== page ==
The most impressive feature in Nintendo’s new Switch model is its seven-inch OLED screen, giving games more vivid-looking colors and deeper contrast. It also has an improved kickstand that’s more functional and versatile than the one on the default Switch. But what’s a new system launch without a killer app? I was able to play the first 90 minutes of Metroid Dread, and not only does it look like it was worth the 19-year-long wait for a sequel to Metroid Fusion, but it might also be the ideal showcase for Nintendo’s new OLED Switch.
Dread is coming to the Switch on October 8th, 2021, the same day as Nintendo’s latest iteration of the tablet / console hybrid. There are many games that I’m looking forward to trying with the OLED screen, but Dread looked particularly stunning. Its sci-fi world seems even more fully realized (and creepy) on a display that allows for deeper blacks. The details in the 2D-meets-3D environments really stick out as a result of this screen tech, as do all of the new enemy varieties.
Nintendo says the new $349.99 OLED-touting Switch model isn’t faster than the standard Switch or the Switch Lite, but where I might be quick to notice graphical rough spots on my launch unit from early 2017, those quibbles weren’t nearly as apparent given the big boost in image quality that this OLED screen delivers. It’s still a 720p screen, but I was more impressed by the differences than I thought I’d be. Given the boost in contrast, text on the screen was a little easier to read, and the graphics overall look better than I’d expect from the Switch’s aging chipset.
I played the game in handheld mode, but I briefly tested out the new kickstand. It can smoothly articulate between about 80 degrees to 10 degrees, or so, making it much easier to find your desired angle in tabletop mode when you’re, say, playing on a plane. With this model, it seems like the days of your kickstand snapping off under normal use (whether to actually prop up the console or just to access the microSD card slot) are gone. The newer kickstand still hides the microSD card slot, but you might not be reaching for that as quickly, as this Switch OLED model comes with 64GB instead of the 32GB default amount in previous Switch consoles.
Nintendo suggested that I try playing Dread through this Switch’s improved speakers, and they were loud and clear enough for me to easily hear at a somewhat-loud press event. They probably won’t outclass most headphones, but they seemed better at creating a virtual bubble of sound that I felt like I was in the middle of.
Regardless of how you feel about these improvements in the OLED Switch, it still feels like a Switch when you’re playing it. And importantly, Dread feels like a Metroid game. The story picks up right after the events in Fusion, and — following a quick recap of prior events — Dread drops you right into the game. Within the first 15 minutes, you’ll be chased by E.M.M.I robots, which are fast, tough opponents programmed to hunt and capture Samus. It’s a dreadful feeling, reminiscent of encountering SA-X, Samus’ deadly clones in Metroid Fusion. Though, instead of guaranteed annihilation, Dread sometimes grants Samus the ability to melee counter an E.M.M.I to get away. It’s tense and exciting. The E.M.M.I robots only patrol fixed sections of the map, gated by strange doors made of floating cubes (seen in the image up top), but you’ll have to get by them to proceed through the game. Of course, there’s a host of new enemy types and bosses, too.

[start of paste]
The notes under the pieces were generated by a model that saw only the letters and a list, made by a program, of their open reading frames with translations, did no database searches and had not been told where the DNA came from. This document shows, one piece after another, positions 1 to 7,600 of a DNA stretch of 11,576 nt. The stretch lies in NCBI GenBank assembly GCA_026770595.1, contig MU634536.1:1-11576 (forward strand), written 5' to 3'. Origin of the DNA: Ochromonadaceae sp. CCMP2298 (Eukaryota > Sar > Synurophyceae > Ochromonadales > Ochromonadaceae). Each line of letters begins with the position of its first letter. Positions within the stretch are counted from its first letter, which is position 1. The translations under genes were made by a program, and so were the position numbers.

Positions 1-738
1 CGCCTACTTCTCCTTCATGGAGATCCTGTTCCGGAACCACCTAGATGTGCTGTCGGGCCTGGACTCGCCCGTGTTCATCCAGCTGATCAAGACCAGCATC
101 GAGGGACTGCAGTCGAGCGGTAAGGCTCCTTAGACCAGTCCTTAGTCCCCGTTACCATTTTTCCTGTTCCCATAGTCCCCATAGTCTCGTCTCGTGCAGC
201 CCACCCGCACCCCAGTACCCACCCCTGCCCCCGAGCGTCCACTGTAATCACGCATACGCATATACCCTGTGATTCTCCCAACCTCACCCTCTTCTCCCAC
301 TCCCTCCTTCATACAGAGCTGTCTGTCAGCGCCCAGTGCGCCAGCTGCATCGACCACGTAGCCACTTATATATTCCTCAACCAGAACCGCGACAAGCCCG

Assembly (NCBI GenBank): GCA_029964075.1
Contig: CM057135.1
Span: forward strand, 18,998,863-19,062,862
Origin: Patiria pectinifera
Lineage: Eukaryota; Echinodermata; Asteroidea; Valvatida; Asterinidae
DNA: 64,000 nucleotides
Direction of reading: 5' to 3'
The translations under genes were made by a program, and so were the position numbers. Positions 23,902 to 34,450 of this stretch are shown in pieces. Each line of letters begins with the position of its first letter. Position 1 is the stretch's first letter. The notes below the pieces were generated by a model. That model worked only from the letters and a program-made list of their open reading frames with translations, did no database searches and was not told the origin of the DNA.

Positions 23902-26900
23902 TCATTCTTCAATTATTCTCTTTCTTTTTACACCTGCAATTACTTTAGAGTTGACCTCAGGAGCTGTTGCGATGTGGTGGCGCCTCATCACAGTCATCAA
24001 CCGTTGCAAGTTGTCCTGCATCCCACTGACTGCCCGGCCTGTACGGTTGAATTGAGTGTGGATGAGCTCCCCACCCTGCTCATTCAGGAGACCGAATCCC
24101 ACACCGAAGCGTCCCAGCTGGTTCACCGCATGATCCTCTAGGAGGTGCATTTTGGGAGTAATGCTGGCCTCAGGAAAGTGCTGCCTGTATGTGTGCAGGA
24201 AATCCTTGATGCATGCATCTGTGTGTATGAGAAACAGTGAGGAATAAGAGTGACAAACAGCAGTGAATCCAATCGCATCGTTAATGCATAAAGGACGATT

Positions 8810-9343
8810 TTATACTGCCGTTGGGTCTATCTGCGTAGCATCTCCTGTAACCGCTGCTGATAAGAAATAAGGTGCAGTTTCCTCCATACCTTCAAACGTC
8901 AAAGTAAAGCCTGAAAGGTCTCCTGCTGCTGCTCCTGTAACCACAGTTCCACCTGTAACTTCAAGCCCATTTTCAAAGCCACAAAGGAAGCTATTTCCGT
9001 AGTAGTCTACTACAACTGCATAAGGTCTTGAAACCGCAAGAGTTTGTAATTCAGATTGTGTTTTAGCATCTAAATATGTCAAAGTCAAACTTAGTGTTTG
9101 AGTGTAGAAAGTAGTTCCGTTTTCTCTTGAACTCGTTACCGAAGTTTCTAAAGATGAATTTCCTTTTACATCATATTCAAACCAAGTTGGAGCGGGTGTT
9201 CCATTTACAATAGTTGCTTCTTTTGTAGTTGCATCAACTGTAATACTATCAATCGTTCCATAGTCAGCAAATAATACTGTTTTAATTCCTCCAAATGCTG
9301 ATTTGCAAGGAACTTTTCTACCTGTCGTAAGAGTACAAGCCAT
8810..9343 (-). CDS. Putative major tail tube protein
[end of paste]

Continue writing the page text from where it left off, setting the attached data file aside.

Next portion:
Dread also wastes no time introducing you to some new tricks and heavy weaponry that’ll help you navigate the challenge. From the start, Samus can slide under spaces that used to require a Morph Ball by tapping the left trigger. And like in Metroid: Samus Returns for the 3DS (which Nintendo also co-developed alongside Dread studio Mercury Steam), the melee counter is back. If an enemy glistens before an attack, you can hit X to stun them to get an easy hit in. Even this limited moveset in the early game served up some of the most cinematic encounters I’ve seen in a Metroid game, 2D game or not.
Metroid Dread shares plenty in common with its predecessors. Each section of the game has its share of areas you can and can’t access due to your suit’s limitations. There are map download and save rooms, missile and health recharge stations, and plenty of secrets hidden in the terrain. But going through the usual paces, like stopping in a save room or interacting with Chozo statues, which dole out suit upgrades, isn’t the multi-second affair it has been in previous games. Samus runs quickly, and encounters are brisk, yet visceral, aided by solid performance that rarely seemed to dip below a smooth 60 frames per second.
The series’ signature difficulty is still here, but it’s far less punishing in the sections that I played, thanks to save points being spaced out no more than a few minutes apart. That’s great, given the portable nature of the Switch, where you might be trying to squeeze in a short session on the go. On top of that, the divvying out of challenge and reward in Dread seems finely balanced to the point that it shouldn’t scare off new players or feel too easy for returning veterans.
From what I was able to play, Metroid Dread feels inspired and energetic, not like how I imagined a game that was effectively canceled for over a decade would be. And while a question mark hangs over Metroid Prime 4, which was rebooted while still in development back in early 2019, playing Dread served as a reminder that Nintendo hasn’t lost its step in making stellar Metroid games.
Photography by Cameron Faulkner / The Verge